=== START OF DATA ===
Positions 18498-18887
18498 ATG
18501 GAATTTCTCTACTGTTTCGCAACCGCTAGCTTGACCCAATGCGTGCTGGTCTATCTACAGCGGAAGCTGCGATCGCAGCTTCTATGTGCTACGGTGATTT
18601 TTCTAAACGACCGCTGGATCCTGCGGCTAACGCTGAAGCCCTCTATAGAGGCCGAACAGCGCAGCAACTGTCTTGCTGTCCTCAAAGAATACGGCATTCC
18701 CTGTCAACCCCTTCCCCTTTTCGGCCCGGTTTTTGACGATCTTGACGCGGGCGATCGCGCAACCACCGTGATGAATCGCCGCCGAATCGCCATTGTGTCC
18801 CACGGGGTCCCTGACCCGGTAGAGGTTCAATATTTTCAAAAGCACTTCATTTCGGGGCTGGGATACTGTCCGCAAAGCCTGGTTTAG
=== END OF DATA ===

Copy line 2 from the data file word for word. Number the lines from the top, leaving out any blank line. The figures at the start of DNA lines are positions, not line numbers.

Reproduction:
18498 ATG